Near-infrared (1100-2500 nm) reflectance spectra were measured on 128 beef ribeye samples using a scanning monochromometer and calibrated against standard laboratory analysis to develop a rapid method for measuring intramuscular fat of beef. A pilot run was conducted on 38 frozen ribeye samples, ranging in fat content from 94 to 325g/kg dry weight, to evaluate sample preparation methods (frozen slices, thawed slices, coarse mince. After scanning of subsamples, fat content of the sample was then measured using Soxhlet extraction. Standard error of calibration (SEC) was 9g/kg dry weight for spectra collected from minced samples compared to 25g/kg for frozen slices and 15g/kg for thawed slices. A second set of 90 frozen ribeye samples (fat content range 56-305 g/kg dry weight) was used to test and improve this calibration, using 3 subsamples of minced beef per sample. The ability of the initial calibration equation to predict fat content of these samples was poor. A more robust calibration was then attempted by pooling the data from the two sets. The SEC of this extended set was 16 g/kg dry weight (10% of the sample set mean) and the multiple R2 of calibration was 0.92. The standard error of prediction for new samples was estimated from internal cross-validation runs as 19 g/kg. Prediction of fat content of an independent validation set of 24 samples had a standard error of 20 g/kg dry weight. Analysis of the calibration results suggested that a major source of error in the calibration was hererogeneity between subsamples, with the standard deviation of prediction of different subsamples from the same ribeye being larger than the standard error of cross validation. These results indicate that Near-Infrared reflectance spectroscopy may provide a rapid objective method for estimating intramuscular fat of beef.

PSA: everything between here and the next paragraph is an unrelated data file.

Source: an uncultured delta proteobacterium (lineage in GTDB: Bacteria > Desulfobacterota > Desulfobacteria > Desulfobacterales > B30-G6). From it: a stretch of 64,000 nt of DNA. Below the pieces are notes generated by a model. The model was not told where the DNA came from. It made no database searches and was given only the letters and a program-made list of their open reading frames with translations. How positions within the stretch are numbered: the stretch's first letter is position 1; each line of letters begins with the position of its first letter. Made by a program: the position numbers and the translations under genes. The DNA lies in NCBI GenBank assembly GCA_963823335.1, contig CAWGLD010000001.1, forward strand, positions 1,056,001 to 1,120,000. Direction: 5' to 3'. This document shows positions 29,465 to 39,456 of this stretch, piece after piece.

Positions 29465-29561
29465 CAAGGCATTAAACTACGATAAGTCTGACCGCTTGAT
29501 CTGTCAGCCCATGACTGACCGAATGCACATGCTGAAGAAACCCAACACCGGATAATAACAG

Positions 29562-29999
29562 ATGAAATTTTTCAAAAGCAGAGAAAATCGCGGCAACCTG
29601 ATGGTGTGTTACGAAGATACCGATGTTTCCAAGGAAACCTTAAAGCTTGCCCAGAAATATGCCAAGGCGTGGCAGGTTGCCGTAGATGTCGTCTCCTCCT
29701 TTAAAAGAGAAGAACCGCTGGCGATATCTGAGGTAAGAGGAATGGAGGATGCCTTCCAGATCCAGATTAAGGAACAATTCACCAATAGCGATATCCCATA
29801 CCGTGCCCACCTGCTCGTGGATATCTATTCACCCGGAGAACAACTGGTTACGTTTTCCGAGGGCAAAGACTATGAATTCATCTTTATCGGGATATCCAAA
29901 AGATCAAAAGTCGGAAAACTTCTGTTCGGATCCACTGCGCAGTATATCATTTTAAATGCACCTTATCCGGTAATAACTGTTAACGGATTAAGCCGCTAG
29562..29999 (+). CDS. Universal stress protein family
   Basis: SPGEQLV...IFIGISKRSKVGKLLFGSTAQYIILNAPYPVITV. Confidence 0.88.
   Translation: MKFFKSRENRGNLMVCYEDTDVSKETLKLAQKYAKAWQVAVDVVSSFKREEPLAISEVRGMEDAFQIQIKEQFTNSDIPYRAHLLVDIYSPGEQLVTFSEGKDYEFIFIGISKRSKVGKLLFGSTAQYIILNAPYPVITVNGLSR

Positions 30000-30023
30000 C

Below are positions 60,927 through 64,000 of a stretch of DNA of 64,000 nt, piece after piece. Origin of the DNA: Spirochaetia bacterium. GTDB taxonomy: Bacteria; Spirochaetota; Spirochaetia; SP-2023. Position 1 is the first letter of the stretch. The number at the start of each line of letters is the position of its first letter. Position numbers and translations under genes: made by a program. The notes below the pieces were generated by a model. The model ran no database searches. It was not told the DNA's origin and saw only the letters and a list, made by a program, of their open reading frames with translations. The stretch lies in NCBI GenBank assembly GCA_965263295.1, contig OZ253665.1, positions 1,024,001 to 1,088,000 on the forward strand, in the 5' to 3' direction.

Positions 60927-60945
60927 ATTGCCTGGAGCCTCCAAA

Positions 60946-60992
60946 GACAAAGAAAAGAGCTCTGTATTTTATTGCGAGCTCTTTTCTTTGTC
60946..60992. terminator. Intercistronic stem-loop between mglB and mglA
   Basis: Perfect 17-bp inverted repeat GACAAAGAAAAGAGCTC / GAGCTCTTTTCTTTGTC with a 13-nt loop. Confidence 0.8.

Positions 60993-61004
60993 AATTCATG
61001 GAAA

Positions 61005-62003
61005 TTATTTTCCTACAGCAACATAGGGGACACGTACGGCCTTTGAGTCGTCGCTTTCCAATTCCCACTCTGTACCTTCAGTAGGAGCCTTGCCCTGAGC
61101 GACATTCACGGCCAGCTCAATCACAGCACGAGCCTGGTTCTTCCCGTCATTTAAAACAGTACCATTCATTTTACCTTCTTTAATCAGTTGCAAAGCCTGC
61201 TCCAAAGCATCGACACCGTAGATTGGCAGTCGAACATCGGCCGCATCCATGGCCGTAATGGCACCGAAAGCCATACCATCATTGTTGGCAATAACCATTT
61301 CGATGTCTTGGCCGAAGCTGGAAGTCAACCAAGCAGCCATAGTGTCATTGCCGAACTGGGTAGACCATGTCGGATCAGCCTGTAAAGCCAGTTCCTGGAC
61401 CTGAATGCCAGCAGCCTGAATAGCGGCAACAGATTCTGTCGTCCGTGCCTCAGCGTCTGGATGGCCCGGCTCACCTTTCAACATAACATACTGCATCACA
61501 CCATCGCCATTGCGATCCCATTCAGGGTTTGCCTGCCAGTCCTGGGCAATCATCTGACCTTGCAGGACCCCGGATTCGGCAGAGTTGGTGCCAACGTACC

TR, Mackle, CR Parr, and AM Bryant

Proceedings of the New Zealand Society of Animal Production, Volume 55, , 82-84, 1995
Download Full PDF BibTEX Citation Endnote Citation Search the Proceedings

Creative Commons License
This work is licensed under a Creative Commons Attribution-NonCommercial-NoDerivatives 4.0 International License.